I know it’s been said before but I feel like I want to say it again. Bring attention to it. Because every time I hear it or read about it, it sheds light a little bit more. It startles me a little bit more. And education, I believe is the key to bringing more action. The more we know about something’s effects on us, how it fits into the bigger picture, we can bring more intent to how we partake in it.

Social media has had its benefits. It has brought people together. The random person you never spoke to in high school is now your friend on facebook, forget the fact that you never spoke while being in the same class but hey, it’s one extra follower. But here’s the thing about social media: you are the product. When you are not being asked to pay for the service, it is evident that you are the product. They are selling you to thousands of advertisers to the point that I’m not even sure if I see my friends’ posts anymore.

What was the original intention behind signing up to these accounts and apps? Was it not to connect with friends and family? And yet, here we are, scrolling through videos of people we don’t know and ads for things we did not even know we needed and spending hours of the one thing we will never get back – time and trading our presence on the unintended.

We have traded our presence for dopamine-hits on these apps that leave us feeling worse than when we originally signed on – which then pushes us towards using the boost button to give these apps what they originally wanted – the money.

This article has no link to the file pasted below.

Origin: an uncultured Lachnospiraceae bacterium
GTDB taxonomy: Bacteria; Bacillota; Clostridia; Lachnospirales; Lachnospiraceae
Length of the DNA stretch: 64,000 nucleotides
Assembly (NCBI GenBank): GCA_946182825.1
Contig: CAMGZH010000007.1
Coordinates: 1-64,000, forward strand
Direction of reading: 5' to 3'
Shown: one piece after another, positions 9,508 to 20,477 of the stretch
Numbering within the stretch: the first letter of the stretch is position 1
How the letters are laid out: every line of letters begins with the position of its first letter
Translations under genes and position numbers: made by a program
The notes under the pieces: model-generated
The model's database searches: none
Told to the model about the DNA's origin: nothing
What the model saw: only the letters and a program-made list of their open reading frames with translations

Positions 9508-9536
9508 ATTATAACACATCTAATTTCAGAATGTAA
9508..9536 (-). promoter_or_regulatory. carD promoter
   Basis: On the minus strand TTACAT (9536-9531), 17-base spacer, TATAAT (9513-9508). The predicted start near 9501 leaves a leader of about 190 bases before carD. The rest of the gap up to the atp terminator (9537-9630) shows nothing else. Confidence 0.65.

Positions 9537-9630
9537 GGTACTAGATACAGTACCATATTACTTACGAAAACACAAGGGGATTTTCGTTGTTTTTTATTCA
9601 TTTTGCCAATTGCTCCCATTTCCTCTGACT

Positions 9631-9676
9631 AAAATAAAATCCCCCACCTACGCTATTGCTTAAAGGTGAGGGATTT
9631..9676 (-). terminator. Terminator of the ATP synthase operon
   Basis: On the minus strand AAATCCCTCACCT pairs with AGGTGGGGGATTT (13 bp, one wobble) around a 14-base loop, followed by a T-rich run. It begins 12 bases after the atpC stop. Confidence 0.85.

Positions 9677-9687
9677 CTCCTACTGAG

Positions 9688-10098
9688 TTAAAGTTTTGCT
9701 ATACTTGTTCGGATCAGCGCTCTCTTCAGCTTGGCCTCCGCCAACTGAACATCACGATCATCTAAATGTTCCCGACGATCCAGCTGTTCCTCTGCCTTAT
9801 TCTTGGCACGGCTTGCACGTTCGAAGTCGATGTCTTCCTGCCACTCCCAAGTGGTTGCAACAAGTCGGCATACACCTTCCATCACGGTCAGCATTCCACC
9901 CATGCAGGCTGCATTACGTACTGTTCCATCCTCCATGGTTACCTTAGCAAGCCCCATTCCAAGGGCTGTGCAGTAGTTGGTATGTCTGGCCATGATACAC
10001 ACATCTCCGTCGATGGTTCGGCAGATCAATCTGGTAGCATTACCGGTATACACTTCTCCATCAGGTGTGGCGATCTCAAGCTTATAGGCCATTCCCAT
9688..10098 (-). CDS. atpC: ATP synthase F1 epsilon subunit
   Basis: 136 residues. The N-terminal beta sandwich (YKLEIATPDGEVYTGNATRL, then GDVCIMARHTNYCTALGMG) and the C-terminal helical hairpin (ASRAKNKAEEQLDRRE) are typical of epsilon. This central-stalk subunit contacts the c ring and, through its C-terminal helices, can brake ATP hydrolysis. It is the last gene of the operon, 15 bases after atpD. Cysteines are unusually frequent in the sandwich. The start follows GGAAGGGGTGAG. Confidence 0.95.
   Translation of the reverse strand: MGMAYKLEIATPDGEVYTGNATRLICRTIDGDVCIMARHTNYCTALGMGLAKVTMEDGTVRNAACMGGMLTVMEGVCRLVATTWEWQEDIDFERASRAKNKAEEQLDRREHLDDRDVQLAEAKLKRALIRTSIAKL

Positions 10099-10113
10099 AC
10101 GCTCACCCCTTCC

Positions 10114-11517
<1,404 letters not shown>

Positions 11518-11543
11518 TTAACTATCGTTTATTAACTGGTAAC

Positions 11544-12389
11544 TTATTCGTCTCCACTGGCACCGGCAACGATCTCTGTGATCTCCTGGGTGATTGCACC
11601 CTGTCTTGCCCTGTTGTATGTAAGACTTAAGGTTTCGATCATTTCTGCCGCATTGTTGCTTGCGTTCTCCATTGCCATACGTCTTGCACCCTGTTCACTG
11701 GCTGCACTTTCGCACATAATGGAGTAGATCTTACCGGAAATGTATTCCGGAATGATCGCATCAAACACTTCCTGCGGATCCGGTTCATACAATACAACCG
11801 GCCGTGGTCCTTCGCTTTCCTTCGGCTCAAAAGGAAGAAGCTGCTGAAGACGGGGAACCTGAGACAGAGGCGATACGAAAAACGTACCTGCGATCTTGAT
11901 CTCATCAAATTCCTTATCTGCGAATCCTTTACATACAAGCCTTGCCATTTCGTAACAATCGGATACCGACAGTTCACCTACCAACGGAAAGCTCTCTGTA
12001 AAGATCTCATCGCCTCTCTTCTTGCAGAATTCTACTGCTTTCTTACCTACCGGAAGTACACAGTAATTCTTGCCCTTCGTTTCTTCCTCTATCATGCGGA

Features such as the reel has us using these to boost our follower accounts, our likes or whatever it is we have now placed our self worth in – an addiction to validation. Of course the human who has come from a history of needing to be accepted by its peers for survival – will by default and somewhat hardwired in them require that acceptance. This acceptance is as hard-wired as these regular dopamine hits in the form of notifications and new surprise updates to our social media are becoming.

What we can do is become more intentional about what we want from these apps and how we will go about it. If it is to create your art, your work, then to stay committed to that work, devoted to it, regardless of the numbers that come and go. Choose the amount of time you want to spend on the application and stick to your guidelines. Ensure you’re getting what you want out of it.


  • Saara Ali


    Saara is a lawyer and writer based out of Dubai. She started writing in 2011 where she was moved to share the amazing work the foundation she was working at in Tanzania was doing. Her work has evolved and reveals her love for human connection, potential and the power of the written and spoken word. While fascinated by new cultures and languages, she is especially intrigued by the common thread that runs through us and the universal truths that bind us all.